Exposing conservation issues through photo journalism

The mass media is now the dominant source of information about science and the environment (Dahlstrom, 2014). As humanity becomes increasingly urbanized, this is only going to become truer. While there is plenty to lament about the amounts of time people spend staring at screens, how might conservationists best turn the proliferation of media technologies to their advantage? Photojournalist, Lauren Owens Lambert investigates and shows examples of her work.

Lauren Owens Lambert photography. © Lauren Owens Lambert. All rights reserved.

Q & A - Lauren Owens Lambert

Please tell us about your background and what inspired you to raise environmental awareness through photojournalism?

Honestly I have always wanted to do this. I was always interested in nature and art, very much the tomboy. I loved the natural sciences but I was an artist. Growing up with dyslexia, school was very difficult. No matter how much I worked at reading, spelling and math, I didn’t succeed but I could always do art. I succeeded. One day at a very young age, I was flipping through the pages of a National Geographic and had an epiphany.

There was someone on the other side of the lens, actually seeing this! Then my mom introduced me to her 1970’s Minolta camera. I further learned film processing in High School, which changed my life. As I was developing my passion, I could not help but feel that the earth was screaming for help. I swear, that for my entire life, I felt the wild was disappearing and humanity was taking over with no thought for the effects of their actions on the wild processes. Photography eventually would be my bridge from art to science. The camera is my key to accessing the scientific community and it is my key to learning.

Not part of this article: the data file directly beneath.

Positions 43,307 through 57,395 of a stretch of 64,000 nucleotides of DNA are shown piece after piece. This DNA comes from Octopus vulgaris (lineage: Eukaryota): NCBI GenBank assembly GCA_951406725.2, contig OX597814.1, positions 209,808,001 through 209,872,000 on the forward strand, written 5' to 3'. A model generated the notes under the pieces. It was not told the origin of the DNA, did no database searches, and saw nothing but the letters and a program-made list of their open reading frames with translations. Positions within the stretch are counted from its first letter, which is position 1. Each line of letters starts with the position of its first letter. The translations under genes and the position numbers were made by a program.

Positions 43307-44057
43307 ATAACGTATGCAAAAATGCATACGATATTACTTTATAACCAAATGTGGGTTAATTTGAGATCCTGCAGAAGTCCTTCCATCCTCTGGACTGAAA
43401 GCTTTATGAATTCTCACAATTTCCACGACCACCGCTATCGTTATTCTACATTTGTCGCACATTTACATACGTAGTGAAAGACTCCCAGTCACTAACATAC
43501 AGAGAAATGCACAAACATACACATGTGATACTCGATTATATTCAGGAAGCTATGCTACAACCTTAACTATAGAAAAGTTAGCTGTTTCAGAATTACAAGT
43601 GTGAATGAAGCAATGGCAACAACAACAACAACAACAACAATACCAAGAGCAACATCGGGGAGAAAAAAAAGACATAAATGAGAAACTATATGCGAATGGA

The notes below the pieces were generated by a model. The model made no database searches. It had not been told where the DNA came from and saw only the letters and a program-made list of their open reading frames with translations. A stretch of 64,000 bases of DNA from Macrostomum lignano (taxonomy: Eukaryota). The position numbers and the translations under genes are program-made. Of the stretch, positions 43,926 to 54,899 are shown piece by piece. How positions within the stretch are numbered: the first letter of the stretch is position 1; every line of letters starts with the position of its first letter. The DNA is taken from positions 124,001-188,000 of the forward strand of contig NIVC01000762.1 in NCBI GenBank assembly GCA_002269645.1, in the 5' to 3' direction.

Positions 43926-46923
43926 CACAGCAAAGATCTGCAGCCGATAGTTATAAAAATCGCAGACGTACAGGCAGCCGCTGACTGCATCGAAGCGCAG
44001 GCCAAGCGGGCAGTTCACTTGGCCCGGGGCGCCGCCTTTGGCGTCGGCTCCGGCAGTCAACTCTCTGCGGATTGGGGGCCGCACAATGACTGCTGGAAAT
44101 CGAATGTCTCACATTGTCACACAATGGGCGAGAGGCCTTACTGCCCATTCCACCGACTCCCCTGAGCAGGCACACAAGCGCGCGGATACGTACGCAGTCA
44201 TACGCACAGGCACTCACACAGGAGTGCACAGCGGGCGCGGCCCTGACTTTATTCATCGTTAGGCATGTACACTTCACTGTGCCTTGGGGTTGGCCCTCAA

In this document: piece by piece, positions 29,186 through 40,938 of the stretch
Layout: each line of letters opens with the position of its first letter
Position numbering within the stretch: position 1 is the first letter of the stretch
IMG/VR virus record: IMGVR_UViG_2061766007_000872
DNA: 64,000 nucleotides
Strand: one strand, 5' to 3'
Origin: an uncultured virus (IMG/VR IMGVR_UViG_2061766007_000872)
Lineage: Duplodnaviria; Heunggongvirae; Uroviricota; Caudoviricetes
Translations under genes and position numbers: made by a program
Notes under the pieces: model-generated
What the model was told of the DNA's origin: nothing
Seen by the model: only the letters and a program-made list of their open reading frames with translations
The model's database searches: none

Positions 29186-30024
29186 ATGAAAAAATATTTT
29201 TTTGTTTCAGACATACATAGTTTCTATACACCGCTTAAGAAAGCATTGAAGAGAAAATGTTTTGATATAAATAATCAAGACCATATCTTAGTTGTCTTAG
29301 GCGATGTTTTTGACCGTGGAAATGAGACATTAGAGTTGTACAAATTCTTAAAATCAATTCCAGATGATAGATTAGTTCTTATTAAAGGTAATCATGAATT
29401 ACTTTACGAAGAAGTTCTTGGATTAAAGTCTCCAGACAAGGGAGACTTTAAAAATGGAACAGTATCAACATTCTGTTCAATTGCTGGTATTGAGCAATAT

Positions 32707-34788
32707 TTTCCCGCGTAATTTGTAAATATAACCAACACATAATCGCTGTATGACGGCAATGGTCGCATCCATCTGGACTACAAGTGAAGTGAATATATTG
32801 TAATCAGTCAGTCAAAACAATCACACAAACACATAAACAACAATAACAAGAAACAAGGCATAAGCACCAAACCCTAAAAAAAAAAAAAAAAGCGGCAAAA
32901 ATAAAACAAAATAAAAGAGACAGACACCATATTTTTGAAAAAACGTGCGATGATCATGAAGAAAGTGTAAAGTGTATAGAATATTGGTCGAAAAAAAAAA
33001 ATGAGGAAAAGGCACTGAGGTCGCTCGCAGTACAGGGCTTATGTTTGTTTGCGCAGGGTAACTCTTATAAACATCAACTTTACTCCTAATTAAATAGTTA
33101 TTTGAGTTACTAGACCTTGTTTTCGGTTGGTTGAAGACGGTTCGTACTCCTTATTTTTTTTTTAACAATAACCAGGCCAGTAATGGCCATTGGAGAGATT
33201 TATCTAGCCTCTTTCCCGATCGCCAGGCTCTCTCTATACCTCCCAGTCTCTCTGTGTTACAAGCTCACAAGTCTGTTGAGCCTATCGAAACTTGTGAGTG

Lauren Owens Lambert photography from part of a sea level rise story titled Along The Water’s Edge. © Lauren Owens Lambert. All rights reserved.

How do you document the human aspect of conservation and climate change research?

By the “human aspect” I intend to make stories of complex data sets and scientific research efforts more human. I do this by photographing the researchers in the field gathering samples or working in the lab. To take it further I go into neighborhoods where I can immerse myself within the community or industry that is affected by this research. For example, by photographing the volunteers on Cape Cod who rescue the cold stunned stranded sea turtles, we can talk about both a very unusual natural phenomenon that only happens on Cape Cod as well as the work of local citizens who become active members of conservation efforts.

Another example is the current project I am working on about the wild fisheries management system while looking at the rise of aquaculture and climate change in the Gulf of Maine.

By photographing the people involved (scientists, farmers, fishermen) I hope to make the connections needed to reach more people. Fishermen need to fish, people need to eat, fish need a healthy and thriving wild ocean environment. Industries that normally are at odds with each other want the same thing. And by photographing the human faces, the communities and the industries that rely on natural resources, we can find common ground within the data and science.

Lauren Owens Lambert photography with The Nature Conservancy on a shellfish restoration project. © Lauren Owens Lambert. All rights reserved.
Lauren Owens Lambert photography from The Farmer And The Fisherman project. © Lauren Owens Lambert. All rights reserved.

Do you mainly focus on conservation issues in North America?

Currently I concentrate on North America, specifically focusing on the coastal New England and Gulf of Maine environments. I primarily focus here because I am early in my career and still developing the relationships with larger publications and organizations that could possibly have the funding to send a photographer abroad. Also, this is my backyard and home.

I feel that turning the lens on your local community can be a very, maybe even the most, effective way to invoke change through imagery because you’re invested within your own community. It’s easier for people to listen to “one of their own.” This approach is a big help, especially with ocean issues. Although most people live near the coast, there is a huge disconnect with ocean science. The ocean is large and deep.